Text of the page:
News / Government reaffirms commitment to dental contract reform

20 March 2024 Steve Brown

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The government has insisted it is committed to dental contract reform in an attempt to make NHS work more attractive to dentists.

The Department of Health and Social Care published its dental recovery plan in February, unveiling a package of incentives to encourage dentists to see new NHS patients alongside a ‘golden hello’ of £20,000 over three years for dentists committing to stay in underserved communities. However, the plan was widely criticised for failing to reform the dental contract, which is based on a system of payments for units of dental activity (UDAs).

Andrea Leadsom

Instead of announcing reforms to the widely criticised contract, the plan promised only that the government was ‘developing further recommendations for dental contract reform’, which would be ‘phased in from 2025 onwards’.

Giving evidence to a Commons Health and Social Care Committee hearing on dentistry this week, Andrea Leadsom (pictured), minister for public health and primary care, was adamant that contract reform would happen, despite not setting out any specific proposals in the recovery plan. ‘Contract reform is absolutely the priority,’ she said. ‘However, when I first came into this role, it seemed to me that dental recovery was even more urgent than contract reform. We are now turning seriously to contract reform.’ 

The minister said that her first ‘serious meeting’ with stakeholders and dentists about changes would take place at the end of March and consultation is expected to go ahead later this year with a view to rolling out contract reform in 2025.

Quizzed on whether the government was committed to moving away from the use of UDAs, Ms Leadsom said ‘almost certainly for complex cases’, but that UDAs can work for check-ups. ‘So there could be a role for UDAs, but where more complex case are concerned, we will want to look at other systems,’ she added.

However, while she asserted that the direction of travel was towards a system that supported prevention, she was cautious about the use of capitation funding, where pilots had demonstrated lower access for people in greater need. ‘So it doesn’t seem to back up the fact that it would provide more access for people with greater need,’ she said. ‘We need to understand that further.’

The committee also questioned Amanda Doyle, NHS England director for primary care and community services, on the decision to relax the ringfence on the 2023/24 dental spending. Integrated care boards (ICBs) have been allowed to use underspent dental resources, freed up because dental providers have not provided all the activity they were contracted to do, to offset wider financial pressures. Some reports suggest the underspend is as high as £450m.

Normally unspent ringfenced funds would be clawed back by NHS England to the central pot. Dr Doyle said it became clear in November that dentists in aggregate were underdelivering on their commissioned activity. ‘I wrote to ICBs to remind them of the opportunities to commission flexibly and to use more of the dental funding on dentistry,’ she said. ‘But if they were unable to do that, [I said] we would not claw it back centrally, but it would remain with ICBs and would effectively offset pressures elsewhere in the system.’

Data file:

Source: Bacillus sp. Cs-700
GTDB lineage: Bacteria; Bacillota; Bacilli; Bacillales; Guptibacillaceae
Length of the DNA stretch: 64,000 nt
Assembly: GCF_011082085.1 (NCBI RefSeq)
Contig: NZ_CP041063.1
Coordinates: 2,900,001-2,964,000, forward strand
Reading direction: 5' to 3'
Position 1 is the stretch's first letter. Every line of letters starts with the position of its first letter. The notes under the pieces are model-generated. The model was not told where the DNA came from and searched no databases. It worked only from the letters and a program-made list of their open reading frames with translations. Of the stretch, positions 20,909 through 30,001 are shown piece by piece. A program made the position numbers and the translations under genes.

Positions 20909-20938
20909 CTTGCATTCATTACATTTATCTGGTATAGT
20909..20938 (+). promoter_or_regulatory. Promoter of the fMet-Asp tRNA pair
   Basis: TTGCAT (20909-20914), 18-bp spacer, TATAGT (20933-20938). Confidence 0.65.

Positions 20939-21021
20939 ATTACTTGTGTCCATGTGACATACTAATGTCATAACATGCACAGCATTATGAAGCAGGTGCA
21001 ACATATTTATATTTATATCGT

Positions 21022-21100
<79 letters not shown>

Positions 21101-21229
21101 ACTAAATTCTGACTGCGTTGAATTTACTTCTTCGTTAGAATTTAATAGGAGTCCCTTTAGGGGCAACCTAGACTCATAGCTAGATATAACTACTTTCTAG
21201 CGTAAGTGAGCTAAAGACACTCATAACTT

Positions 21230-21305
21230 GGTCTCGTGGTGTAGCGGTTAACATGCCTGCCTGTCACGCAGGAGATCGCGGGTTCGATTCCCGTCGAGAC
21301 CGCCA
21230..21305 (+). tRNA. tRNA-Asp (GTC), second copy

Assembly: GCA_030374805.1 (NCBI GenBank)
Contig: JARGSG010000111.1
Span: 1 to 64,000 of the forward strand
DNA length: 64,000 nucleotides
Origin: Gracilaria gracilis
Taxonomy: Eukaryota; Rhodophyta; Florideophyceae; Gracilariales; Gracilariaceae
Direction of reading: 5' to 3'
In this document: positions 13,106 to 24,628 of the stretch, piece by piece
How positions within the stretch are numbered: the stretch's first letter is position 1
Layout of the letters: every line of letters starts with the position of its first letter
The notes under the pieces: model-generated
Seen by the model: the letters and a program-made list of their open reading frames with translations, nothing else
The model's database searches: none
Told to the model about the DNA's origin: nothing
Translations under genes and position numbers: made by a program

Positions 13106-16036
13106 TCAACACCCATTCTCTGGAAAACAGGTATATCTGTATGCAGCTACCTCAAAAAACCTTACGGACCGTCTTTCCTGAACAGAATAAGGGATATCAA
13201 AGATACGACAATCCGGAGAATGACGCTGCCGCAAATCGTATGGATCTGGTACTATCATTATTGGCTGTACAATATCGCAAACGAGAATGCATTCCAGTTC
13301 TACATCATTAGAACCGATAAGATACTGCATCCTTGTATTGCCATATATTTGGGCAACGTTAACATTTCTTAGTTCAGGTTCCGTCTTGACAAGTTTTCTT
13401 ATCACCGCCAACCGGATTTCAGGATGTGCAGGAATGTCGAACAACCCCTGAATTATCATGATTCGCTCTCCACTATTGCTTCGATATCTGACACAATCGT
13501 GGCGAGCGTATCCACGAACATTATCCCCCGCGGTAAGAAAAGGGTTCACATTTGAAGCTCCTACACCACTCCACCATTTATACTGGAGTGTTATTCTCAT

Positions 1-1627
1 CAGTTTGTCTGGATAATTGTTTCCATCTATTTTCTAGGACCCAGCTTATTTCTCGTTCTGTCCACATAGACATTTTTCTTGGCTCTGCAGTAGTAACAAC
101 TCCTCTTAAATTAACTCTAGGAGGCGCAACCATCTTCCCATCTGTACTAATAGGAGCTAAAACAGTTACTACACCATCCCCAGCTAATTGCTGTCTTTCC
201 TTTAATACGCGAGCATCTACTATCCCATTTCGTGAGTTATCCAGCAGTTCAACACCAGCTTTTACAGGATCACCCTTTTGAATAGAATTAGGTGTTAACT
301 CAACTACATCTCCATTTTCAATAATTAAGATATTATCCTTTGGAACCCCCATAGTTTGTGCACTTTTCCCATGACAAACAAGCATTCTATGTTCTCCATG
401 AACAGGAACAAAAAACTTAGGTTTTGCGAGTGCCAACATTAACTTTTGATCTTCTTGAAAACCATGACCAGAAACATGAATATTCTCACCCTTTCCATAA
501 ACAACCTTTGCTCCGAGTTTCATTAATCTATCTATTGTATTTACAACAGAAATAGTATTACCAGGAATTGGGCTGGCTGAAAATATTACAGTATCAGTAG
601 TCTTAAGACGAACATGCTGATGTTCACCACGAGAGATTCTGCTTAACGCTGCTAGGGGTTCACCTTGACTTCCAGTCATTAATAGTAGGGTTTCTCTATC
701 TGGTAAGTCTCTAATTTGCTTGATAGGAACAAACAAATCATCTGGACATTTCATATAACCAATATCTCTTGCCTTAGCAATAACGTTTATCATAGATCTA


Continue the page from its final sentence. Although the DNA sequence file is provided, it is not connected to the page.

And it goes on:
In an earlier session, British Dental Association (BDA) General Dental Practice Committee chair Shawn Charlwood said the country was ‘not on track’ to deliver the government’s stated ambition for ‘everyone who needs one to be able to access an NHS dentist’.

The recovery plan offered nothing to bring the service back from the brink, he said, with no new money and payment for all the new measures accommodated within the existing contract value. He said with more complex patients being seen as part of the proposals, the upshot could even be a reduction in the overall numbers seen on the NHS.

In a BDA survey about the recovery plan, just 1% of dentists thought the plan was capable of keeping the government’s promise of providing NHS care to everyone who needs it. Just 3% thought the plan would keep them providing NHS care in the long term. And the same percentage believed the plan would result in practices seeing more NHS patients.

The Nuffield Trust published a report in December suggesting NHS dentistry in England was at its most perilous point in its 75-year history. The trust’s chief executive, Thea Stein, told the committee there were some things in the recovery plan that could work at scale. ‘But in terms of that root-and-branch overhaul of dentistry and the gripping of [the question] – is it a universal service for all, or a gold-plated service for the most vulnerable and those with most need and a service that is means tested for others? – it goes nowhere near grappling with those fundamental issues.’ She added that the impact of delaying contract reform until 2025 would be a continued move of dentists away from NHS dentistry. 


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